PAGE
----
Lidar

Lidar (Light Detection and Ranging) is a remote sensing technique that is used to create accurate and precise 3D models and visualisations of landscapes. As with most innovative technologies lidar has its origins in the military where it was first developed to carry out underwater scanning to identify submarines. Lidar as a survey technique first came to the fore in the UK during the 90s when it was initially used by the Environment Agency to create terrain maps to assess flood risk. However, it was not until the turn of the millennium that the potential of lidar for archaeological survey began to be recognised.

Lidar derived DTM of a section of Ramsey Island WalesLidar derived DTM of a section of Ramsey Island Wales

In practice, a lidar survey consists of the transmission of an active laser beam from a fixed-wing aircraft towards the ground. The reflection of the beams transmitted back to the aircraft are then measured to give distance values which are used to create a 3D Digital Elevation Model (DEM) of the landscape below. The intensity of the returning beam can also give an indication of the type of material that it reflected off of. This coupled with the height data can be used to identify and remove vegetation from a DEM, which in turn offers a view of hidden features and landscapes not visible on aerial photographs. Global Navigation Satellite Systems (GNSS) or Global Positioning Systems (GPS) as it is more commonly known is also used during a survey to ensure that the 3D model is geo-located on the earth.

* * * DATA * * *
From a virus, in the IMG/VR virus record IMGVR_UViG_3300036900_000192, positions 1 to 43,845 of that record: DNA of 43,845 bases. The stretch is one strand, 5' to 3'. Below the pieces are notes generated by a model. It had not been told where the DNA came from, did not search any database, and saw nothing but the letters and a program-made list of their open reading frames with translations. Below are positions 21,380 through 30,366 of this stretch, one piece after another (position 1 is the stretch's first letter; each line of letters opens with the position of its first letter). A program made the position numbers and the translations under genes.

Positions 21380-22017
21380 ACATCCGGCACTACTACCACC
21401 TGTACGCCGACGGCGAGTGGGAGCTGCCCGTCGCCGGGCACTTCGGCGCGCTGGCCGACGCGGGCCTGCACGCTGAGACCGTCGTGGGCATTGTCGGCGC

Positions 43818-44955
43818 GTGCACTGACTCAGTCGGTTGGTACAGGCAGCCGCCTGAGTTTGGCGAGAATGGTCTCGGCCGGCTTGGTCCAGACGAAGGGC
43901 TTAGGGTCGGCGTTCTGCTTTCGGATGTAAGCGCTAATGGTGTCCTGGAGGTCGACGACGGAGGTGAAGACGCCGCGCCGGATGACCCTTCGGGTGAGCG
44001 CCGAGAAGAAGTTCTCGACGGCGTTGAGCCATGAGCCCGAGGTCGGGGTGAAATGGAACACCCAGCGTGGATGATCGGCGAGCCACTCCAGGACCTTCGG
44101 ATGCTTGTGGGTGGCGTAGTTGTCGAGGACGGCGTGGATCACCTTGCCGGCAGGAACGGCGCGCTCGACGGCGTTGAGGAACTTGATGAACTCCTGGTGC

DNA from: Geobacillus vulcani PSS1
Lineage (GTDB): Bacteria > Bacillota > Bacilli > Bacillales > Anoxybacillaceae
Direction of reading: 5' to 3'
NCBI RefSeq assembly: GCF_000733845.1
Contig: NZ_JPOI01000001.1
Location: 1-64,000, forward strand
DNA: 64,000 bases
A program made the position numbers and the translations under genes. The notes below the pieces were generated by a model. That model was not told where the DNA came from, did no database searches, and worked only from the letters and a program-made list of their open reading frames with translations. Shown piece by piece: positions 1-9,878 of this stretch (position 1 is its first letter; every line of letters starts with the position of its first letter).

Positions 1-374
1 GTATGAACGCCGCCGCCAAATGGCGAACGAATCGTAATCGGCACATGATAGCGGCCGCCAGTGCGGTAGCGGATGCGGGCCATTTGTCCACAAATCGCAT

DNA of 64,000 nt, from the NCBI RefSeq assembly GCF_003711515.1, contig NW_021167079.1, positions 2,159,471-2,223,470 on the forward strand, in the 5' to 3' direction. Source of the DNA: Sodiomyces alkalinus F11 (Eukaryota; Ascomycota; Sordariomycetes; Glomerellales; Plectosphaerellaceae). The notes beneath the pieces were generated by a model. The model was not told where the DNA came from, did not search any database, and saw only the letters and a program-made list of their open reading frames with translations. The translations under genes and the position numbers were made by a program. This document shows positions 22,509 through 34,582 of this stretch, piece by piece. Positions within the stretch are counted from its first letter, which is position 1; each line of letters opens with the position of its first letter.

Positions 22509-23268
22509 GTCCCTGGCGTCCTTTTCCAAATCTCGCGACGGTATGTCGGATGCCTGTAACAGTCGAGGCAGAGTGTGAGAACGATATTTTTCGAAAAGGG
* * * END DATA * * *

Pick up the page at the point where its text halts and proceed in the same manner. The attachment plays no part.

Illustration of lidar data capture from a fixed wing aerial platformIllustration of lidar data capture from a fixed wing aerial platform

Lidar coupled with aerial photography offers a fantastically comprehensive view of the landscape as it exists during the present and as it existed in the past. From this, CHERISH archaeologists can map and interpret historical features and begin to unravel what the wider historic landscape may have looked like in the past.

Close up view of the lidar data collected at Ramsey Island wales visualised using principal component analysis (PCA) of hillsahingsClose up view of the lidar data collected at Ramsey Island wales visualised using principal component analysis (PCA) of hill-shadings

Close up view of the lidar data collected at Ramsey, Island wales visualised using local relief differenceClose up view of the lidar data collected at Ramsey, Island wales visualised using local relief difference